Is amyotrophic lateral sclerosis/frontotemporal dementia an autophagy disease?

Amyotrophic lateral sclerosis (ALS) and frontotemporal dementia (FTD) are neurodegenerative disorders that share genetic risk factors and pathological hallmarks. Intriguingly, these shared factors result in a ...
Source: Molecular Neurodegeneration - Category: Neurology Authors: Tags: Review Source Type: research

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Using iPSC microglia to model neuroinflammation AbstractInflammation of the brain and the consequential immunological responses play pivotal roles in neurodegenerative diseases such as Alzheimer's disease (AD), Parkinson's disease (PD), amyotrophic lateral sclerosis (ALS) and frontotemporal dementia (FTD). Microglia, the resident macrophage cells of the brain, have also emerged as key players in neuroinflammation. As primary human microglia from living subjects are normally not accessible to researchers, there is a pressing need for an alternative source of authentic human microglia which allow modelling of neurodegenerati...
Source: Stem Cells - Category: Stem Cells Authors: Tags: Embryonic Stem Cells/Induced Pluripotent Stem Cells Source Type: research
ron;imić G Abstract Two clinically distinct diseases, amyotrophic lateral sclerosis (ALS) and frontotemporal dementia (FTD), have recently been classified as two extremes of the FTD/ALS spectrum. The neuropathological correlate of FTD is frontotemporal lobar degeneration (FTLD), characterized by tau-, TDP-43-, and FUS-immunoreactive neuronal inclusions. An earlier discovery that a hexanucleotide repeat expansion mutation in chromosome 9 open reading frame 72 (C9orf72) gene causes ALS and FTD established a special subtype of ALS and FTLD with TDP-43 pathology (C9FTD/ALS). Normal individuals carry 2-10 hexanucleoti...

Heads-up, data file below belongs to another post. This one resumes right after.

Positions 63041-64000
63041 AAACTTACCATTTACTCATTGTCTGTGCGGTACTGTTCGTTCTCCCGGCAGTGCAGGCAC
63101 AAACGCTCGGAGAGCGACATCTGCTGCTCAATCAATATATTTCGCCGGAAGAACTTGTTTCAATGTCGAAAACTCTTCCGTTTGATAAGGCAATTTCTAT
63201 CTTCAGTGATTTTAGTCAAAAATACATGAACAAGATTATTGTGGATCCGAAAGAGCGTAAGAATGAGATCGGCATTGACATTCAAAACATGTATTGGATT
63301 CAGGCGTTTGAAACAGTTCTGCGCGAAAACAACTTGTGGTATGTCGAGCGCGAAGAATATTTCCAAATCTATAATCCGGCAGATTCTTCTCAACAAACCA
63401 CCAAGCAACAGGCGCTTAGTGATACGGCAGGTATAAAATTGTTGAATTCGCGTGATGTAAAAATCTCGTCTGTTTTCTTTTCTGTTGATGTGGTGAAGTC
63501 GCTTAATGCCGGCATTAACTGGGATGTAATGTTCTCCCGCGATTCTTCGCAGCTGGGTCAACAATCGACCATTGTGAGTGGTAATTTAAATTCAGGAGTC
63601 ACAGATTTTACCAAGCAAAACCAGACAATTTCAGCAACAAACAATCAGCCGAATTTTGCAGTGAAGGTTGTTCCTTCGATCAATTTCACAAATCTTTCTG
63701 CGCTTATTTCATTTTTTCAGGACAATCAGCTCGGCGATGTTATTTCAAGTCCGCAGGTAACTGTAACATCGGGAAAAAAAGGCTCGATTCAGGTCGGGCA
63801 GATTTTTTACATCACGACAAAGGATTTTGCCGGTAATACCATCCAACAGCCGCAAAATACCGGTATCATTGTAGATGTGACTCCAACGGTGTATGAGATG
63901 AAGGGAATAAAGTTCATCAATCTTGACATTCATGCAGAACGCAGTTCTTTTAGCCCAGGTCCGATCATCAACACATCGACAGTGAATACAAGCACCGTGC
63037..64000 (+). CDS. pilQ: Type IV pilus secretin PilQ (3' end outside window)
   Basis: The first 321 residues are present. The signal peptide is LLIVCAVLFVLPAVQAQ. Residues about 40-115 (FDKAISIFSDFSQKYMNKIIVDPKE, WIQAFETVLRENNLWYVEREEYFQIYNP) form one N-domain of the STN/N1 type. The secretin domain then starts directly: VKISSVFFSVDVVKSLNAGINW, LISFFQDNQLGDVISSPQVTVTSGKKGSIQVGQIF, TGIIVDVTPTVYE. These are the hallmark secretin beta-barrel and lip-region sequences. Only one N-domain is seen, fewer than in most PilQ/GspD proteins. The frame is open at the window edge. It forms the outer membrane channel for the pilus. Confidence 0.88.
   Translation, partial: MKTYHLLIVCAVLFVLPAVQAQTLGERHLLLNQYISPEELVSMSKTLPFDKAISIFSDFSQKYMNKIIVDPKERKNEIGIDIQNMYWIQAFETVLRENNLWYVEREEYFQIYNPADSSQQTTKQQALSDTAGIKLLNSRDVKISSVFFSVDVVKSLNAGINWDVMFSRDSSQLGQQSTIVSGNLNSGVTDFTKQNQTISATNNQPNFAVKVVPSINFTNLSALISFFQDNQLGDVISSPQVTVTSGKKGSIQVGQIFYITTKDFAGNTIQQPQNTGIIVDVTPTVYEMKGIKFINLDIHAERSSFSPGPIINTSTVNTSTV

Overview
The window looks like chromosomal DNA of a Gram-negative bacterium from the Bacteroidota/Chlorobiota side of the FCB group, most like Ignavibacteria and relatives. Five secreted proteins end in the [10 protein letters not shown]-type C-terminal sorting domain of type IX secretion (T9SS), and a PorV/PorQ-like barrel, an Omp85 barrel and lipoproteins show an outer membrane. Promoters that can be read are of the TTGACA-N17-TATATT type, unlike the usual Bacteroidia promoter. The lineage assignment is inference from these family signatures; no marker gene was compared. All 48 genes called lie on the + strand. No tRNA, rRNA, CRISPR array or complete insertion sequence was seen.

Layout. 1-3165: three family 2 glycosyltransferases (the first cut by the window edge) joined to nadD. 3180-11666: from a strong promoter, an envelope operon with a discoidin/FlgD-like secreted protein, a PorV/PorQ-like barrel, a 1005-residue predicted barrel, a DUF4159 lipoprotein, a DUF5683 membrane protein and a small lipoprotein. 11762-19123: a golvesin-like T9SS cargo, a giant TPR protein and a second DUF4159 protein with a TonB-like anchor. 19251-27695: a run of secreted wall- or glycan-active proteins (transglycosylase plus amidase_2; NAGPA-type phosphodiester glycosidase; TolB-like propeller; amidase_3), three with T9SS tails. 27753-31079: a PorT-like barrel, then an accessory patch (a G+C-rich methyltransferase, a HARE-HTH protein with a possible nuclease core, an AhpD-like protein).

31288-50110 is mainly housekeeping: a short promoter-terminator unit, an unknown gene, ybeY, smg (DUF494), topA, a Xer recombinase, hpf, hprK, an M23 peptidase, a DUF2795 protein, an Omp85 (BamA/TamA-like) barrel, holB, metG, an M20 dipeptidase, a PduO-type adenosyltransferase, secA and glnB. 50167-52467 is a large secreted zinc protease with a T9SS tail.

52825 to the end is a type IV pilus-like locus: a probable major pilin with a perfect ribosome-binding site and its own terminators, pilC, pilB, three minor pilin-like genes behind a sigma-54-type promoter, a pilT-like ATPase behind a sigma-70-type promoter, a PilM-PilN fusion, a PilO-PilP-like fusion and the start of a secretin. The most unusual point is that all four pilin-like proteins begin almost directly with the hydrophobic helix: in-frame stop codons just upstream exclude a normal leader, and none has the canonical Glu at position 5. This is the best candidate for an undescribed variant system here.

Source: Behavioural Neurology - Category: Neurology Authors: Tags: Behav Neurol Source Type: research
CONCLUSIONS: Ultrasound-guided botulinum toxin injections into the parotid and submandibular glands seem to be a safe and effective therapy for the treatment of drooling. Further long-term prospective studies with varying doses are warranted. PMID: 30772963 [PubMed - in process]